Sick Kid? 3 Tips for Working From Home – Without a Home Office

Posted on January 30, 2017

Millions of people are expected to have the flu this year, and many of the men and women who become sick will wind up missing work as a result. But for parents, it’s not just their own illnesses that pose a problem – they have to be ready to take off work when their children become ill as well. In fact, a recent survey found about half of parents expect to miss some work this year as a result of their child’s illnesses, and as many as a third said they feared their absences could have an impact on their job security and other issues like raises and advancements.

Fortunately, the advent of the internet has made it easier for some parents to work from home during a child’s illness, but that still doesn’t make it a bed of roses. There are plenty of ways to get distracted, and that can take a toll on your productivity. If you have kids, here are a few things you can do to improve your work-at-home routine (even if you don’t have a dedicated home office)  so you can still maintain productivity while nursing a sick child back to health:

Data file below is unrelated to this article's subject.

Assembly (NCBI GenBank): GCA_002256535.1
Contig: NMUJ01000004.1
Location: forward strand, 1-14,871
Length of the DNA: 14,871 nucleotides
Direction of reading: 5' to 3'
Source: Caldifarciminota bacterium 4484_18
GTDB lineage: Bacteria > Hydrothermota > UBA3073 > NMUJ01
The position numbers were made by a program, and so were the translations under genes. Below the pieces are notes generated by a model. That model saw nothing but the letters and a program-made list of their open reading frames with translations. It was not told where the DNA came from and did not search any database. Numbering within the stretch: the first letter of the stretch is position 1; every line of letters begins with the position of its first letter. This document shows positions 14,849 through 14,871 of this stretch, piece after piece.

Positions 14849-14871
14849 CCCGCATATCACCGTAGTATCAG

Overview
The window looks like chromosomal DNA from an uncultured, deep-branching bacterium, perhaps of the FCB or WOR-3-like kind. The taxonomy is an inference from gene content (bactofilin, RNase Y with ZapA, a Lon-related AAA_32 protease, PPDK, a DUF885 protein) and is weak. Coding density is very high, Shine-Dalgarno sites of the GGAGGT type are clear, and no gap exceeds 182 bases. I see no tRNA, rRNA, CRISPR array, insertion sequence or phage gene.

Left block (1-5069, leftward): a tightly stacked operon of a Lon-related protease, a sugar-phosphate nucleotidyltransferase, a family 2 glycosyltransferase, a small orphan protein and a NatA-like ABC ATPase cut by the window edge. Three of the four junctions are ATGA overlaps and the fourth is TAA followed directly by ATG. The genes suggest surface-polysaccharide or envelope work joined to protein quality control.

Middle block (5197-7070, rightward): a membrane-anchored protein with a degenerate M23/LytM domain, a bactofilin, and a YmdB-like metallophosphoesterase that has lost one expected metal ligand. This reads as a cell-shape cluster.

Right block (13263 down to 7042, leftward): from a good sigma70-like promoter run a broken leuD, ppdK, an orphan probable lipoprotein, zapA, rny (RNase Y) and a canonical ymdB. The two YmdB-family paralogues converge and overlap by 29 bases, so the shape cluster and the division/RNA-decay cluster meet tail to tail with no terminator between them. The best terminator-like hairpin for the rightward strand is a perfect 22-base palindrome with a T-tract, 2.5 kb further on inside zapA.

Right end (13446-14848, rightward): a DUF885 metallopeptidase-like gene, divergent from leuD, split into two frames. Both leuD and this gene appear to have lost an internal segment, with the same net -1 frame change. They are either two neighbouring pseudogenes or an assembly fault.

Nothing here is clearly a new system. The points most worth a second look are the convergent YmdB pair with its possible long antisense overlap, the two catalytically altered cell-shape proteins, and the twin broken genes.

• Dedicate a (relatively) quiet home office space for your work. If that means you take over the dining room or a corner of the bedroom, so be it. Clear away clutter and set up a temporary home office where you can spread out papers and connect to the internet in peace.
  • Set your priorities. Identify which tasks require your attention now and which can be postponed until you return to your workplace. Delegate when you can, and be ready to help out others when they need to stay home to care for their own children. Establishing a network of helpful colleagues can go a long way toward preventing you from feeling worn out and stressed.
  • Stay connected. Let your superiors know what’s going on, including your progress on daily tasks and when you plan to return to work. Set specific times to check in each day via telephone or email, or set up videoconferencing so you don’t miss important meetings.
  • Take care of yourself. Caring for a sick child takes a lot of energy and it’s easy to get worn down and tired out. Next thing you, know, you’re nursing your own illness and missing more days from work. To avoid getting sick, be sure to take time to rest, focus on healthy foods and snacks, and get plenty of fluids.

Caring for sick kids is part of your job as a parent, but that doesn’t mean your “real” job has to suffer. Use these tips and, perhaps most importantly, be prepared, so when those inevitable childhood illnesses strike, you’ll be ready.